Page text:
Three Men Pretended To Be a Female Author and Won Coveted Prize
In what seems more like fiction than fact, a group of three men who pretended to be a single female author won a major book prize for their work.
On Friday, writers Agustín Martínez, Jorge Díaz, and Antonio Mercero stepped up to accept the lucrative Planeta prize in Spain for their work together as the author “Carmen Mola.” Dubbed “Spain’s Elena Ferrante,” the three men wrote under the name to craft a career as a crime thriller writer and developed many narratives including the character Elena Blanco, reports The Guardian.
The character is a detective and “a peculiar, solitary woman, lover of grappa, karaoke, classic cars, and all-terrain sexual relations.”
“A vulnerable policewoman, who stays on the force to remind herself that in her life there is one unsolved case that she has been unable to close,” reads a description of her via the book The Gypsy Bride by publisher Penguin Random House.
Prior to their reveal at the Planeta awards, Mola was identified solely as a "Madrid-born author" on the website for her agent and was “shown” often in photographs as an indecipherable woman looking away from the camera. Many were shocked at the revelation, which the men argue was a “good marketing operation.”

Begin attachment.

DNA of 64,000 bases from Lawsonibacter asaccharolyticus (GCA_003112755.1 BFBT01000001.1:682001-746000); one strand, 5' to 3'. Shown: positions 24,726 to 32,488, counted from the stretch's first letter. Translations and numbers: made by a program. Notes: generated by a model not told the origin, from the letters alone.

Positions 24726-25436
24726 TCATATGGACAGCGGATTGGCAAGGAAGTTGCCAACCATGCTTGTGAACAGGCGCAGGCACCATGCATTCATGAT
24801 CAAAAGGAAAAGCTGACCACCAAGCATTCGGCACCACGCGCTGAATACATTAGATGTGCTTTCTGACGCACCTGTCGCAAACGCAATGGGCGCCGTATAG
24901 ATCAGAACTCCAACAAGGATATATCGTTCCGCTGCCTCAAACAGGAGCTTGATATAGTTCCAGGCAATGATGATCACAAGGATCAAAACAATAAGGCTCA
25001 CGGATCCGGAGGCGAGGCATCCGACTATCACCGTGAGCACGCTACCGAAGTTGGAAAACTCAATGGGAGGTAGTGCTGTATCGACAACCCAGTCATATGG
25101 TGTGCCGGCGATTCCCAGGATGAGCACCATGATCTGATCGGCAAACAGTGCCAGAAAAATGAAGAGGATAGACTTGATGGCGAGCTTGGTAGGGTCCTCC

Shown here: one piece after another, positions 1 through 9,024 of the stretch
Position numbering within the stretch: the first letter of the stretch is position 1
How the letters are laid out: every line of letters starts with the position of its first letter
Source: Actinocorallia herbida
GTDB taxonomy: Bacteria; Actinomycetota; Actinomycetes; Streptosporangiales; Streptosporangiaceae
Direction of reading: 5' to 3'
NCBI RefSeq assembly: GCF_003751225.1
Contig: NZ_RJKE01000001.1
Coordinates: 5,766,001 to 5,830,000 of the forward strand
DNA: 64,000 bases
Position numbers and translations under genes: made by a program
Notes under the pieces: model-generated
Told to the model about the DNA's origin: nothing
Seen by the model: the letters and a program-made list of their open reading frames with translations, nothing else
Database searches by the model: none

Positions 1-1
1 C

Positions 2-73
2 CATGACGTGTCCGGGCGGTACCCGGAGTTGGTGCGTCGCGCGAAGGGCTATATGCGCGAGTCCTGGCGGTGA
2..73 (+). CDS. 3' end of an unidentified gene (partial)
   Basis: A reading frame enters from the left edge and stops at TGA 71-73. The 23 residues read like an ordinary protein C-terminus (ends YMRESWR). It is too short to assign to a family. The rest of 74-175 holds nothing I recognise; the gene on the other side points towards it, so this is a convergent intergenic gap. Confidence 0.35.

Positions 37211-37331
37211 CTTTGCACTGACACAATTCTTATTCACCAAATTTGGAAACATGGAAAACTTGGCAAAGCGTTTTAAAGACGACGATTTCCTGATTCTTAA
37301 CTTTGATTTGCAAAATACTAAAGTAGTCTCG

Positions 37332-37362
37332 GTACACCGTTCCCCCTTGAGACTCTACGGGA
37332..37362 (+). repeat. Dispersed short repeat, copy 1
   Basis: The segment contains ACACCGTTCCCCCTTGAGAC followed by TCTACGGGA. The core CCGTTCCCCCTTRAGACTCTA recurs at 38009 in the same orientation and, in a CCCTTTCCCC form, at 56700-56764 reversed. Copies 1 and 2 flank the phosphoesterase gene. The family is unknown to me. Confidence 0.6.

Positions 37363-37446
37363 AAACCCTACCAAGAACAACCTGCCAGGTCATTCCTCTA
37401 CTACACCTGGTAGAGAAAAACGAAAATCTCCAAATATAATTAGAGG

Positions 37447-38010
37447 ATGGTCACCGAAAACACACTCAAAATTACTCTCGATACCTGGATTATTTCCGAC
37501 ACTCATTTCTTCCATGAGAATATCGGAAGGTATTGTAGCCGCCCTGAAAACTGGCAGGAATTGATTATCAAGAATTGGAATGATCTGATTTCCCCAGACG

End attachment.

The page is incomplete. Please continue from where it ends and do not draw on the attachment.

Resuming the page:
In an interview with Spain's El Mundo newspaper, the men reportedly said: "It is not lost on anyone that the idea of a university professor and mother of three, who teaches algebra classes in the morning and, in the afternoon, writes novels of savage and macabre violence has been a good marketing operation."
The trio won the Planeta, and its subsequent €1,000,000 allocation, for their historical thriller titled The Beast. The work is set during a cholera epidemic in Madrid in 1834 and centers around a serial killer who dismembers girls.
The Planeta prize has been awarded by Spanish publisher Grupo Planeta since 1952 and is the most valuable literary award in the world for an author or book.